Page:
9. Creating Your Own Most Valuable Practice (MVP)

  10. Small Practice Economics

  11. The Market is Very Efficient

  12. How Can Dental Practice Values be Rising and Declining?

  13. Hygiene as a Value Driver

  14. The Value of a Good Team

  15. Is it Time to Move?

  16. Staging A Dental Practice

  17. The High Cost of Dying

  18. Deal-Busters

  19. Patients - Attract and Retain

  20. Should I Stay or Should I Go?

  21. Is There a Buyer for Every Practice?

  22. Good, Better, Best - The Market has Spoken

  23. Smooth-Sale-ing

  24. Buying Time

  25. Patients, Patience, Patients

  26. A Real Patient

  27. Why Do a Practice Valuation? I'm not Selling

  28. Irrational Exuberance or The New Normal?

  29. Do dental equipment and dental technology affect a practice value?

  30. Finding and Being a Mentor

  31. Bigger is Better

  32. Dave's Top Ten List for Buyers (Vendors should read this too!)

  33. How Well Do You Know Your Practice?

  34. Dave's Top Ten List for Vendors

  35. What will happen to dental practice Values in the next 10 years?

  36. Your Premises Lease is an Important Asset

  37. What are Associates Thinking?

  38. There is Life Outside the GTA

  39. When Is the Right Time to Sell My Dental Practice?

  40. Mergers are a Viable Option

  41. Is Your Associate an Asset or a Liability?

  42. Has your Practice Facility Kept Up With Your Billings?

  43. The 100 per cent of Gross Myth

  44. The Past, The Present and The Future

  45. Caveat Emptor

  46. Overpaid Long Term Staff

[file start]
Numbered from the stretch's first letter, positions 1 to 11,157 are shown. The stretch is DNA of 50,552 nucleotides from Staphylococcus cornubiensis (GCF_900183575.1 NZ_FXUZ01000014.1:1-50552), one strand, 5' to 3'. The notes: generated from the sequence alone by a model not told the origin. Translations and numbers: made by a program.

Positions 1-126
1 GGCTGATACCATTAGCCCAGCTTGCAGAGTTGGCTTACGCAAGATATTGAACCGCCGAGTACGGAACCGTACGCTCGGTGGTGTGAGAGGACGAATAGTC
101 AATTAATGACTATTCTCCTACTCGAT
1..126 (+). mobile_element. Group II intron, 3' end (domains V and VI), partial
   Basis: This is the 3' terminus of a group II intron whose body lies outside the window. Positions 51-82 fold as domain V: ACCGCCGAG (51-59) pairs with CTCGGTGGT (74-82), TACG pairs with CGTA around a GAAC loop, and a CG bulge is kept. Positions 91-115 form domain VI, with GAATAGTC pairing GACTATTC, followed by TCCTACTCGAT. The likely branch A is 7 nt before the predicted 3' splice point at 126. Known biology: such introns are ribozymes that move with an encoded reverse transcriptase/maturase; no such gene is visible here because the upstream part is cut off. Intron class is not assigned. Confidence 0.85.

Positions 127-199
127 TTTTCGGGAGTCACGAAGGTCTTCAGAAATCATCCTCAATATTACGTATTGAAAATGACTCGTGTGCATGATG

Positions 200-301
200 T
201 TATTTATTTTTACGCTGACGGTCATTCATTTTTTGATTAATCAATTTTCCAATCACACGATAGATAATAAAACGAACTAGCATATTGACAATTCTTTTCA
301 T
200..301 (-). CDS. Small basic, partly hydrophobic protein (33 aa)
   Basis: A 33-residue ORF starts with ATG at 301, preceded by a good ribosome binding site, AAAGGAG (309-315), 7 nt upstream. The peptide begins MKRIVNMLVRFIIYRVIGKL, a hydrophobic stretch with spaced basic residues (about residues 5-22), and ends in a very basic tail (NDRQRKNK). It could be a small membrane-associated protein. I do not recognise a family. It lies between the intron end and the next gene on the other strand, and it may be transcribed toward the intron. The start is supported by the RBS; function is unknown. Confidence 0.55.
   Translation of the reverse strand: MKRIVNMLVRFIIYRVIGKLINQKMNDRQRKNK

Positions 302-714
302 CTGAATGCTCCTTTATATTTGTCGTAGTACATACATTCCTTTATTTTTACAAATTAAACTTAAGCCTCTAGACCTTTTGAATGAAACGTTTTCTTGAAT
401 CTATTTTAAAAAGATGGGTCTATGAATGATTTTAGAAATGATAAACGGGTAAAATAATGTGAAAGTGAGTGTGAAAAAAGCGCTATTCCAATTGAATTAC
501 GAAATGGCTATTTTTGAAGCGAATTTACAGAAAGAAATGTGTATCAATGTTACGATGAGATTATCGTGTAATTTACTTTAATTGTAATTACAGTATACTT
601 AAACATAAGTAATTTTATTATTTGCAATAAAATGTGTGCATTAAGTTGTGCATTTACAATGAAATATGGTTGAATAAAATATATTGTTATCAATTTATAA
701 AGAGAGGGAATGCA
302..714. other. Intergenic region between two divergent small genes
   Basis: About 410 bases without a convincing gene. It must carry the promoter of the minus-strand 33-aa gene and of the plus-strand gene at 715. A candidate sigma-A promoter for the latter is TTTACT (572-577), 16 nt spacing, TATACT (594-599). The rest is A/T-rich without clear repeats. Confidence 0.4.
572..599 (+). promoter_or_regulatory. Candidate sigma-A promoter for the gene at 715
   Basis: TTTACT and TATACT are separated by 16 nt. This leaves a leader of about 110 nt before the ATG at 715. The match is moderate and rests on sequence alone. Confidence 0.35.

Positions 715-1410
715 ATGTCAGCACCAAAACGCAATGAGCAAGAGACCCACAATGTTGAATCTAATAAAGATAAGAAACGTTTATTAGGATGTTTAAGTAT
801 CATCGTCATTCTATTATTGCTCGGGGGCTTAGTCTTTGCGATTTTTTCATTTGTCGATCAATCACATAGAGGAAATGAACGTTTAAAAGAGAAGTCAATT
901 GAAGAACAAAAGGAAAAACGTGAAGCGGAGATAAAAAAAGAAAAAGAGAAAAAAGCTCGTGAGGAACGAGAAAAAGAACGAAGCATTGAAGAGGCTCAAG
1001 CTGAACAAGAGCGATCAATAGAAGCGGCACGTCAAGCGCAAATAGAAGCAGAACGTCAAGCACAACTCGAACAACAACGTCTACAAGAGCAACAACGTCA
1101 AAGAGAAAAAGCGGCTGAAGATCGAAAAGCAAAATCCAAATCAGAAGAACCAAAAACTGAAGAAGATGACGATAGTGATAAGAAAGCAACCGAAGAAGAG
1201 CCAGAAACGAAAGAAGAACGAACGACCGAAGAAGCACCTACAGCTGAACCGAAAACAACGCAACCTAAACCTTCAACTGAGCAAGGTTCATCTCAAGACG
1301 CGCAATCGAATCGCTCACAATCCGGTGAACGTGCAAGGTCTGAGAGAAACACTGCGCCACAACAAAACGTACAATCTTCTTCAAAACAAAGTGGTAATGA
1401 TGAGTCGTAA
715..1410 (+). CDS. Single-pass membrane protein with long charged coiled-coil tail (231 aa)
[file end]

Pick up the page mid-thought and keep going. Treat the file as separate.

47. Selling your Practice in Stages

  48. A Potential Pitfall of Selling Shares

  49. Value in Your Practice Through Balance

  50. Only Trusted Staff Can Defraud You

  51. To Own or Not to Own Practice Real Estate? That is the Question.

  52. Coping With A Large Patient Base

  53. Successful Dental Practice Transitions

  54. Taking Care of Business

  55. The Investing Dentist Phenomenon

  56. Two areas to focus upon that could negatively impact the value of your practice

  57. Organize your Debt in Order to Sell your Practice

  58. Having a Better Team

  59. How Do I Prepare My Practice For Sale

  60. How Do I Prepare My Practice For Sale? Part 3

  61. How Do I Prepare My Practice For Sale? Part 2

  62. How Do I Prepare My Practice For Sale? Part 1

  63. Advice to My Son or Daughter Graduating from Dental School

  64. Transition - What to Expect

  65. Discussion on Digital X-Rays

  66. Partnerships and Shotguns

  67. Strategic Planning - How to Get Started

  68. Calling All Vendors - Practices have Gone Up in Value

  69. Purchasers: Expect to Pay More for a Practice because of Lower Professional Corporation Tax Rates

  70. Matrimonial Practice Valuations

  71. Purchaser's Guide to Affording a Practice

  72. Location Improvements Throughout Your Career

  73. Small Practice Valuations

  74. Partnerships – The Best and The Worst

  75. Changing Location When the Opportunity Comes Along

  76. Visual Presentation of Your Practice

  77. Presentation of Charts

  78. Your Premises Lease Can Be Your Worst Enemy

  79. How to Select an Appraiser for Your Practice

  80. How Are Your Billing Ratios?

  81. It Pays to Invest in Your Tangible Assets

  82. The Importance of Separate Financial Statements

  83. Five Time Frame Levels to Sell a Practice

  84. 12 Suggestions to Safeguard Computer Data

  85. How to Buy a Visible Practice

  86. Why is there a shortage of good practices today?

  87. The Importance of Equipment in the Purchase of a Practice

  88. The Balanced Practice

  89. Will My Practice Be Saleable in The Future?

  90. Buyer Be Aware

  91. Excess Profit - The Second Key

  92. Patients and Profits are the Keys

  93. Plan Ahead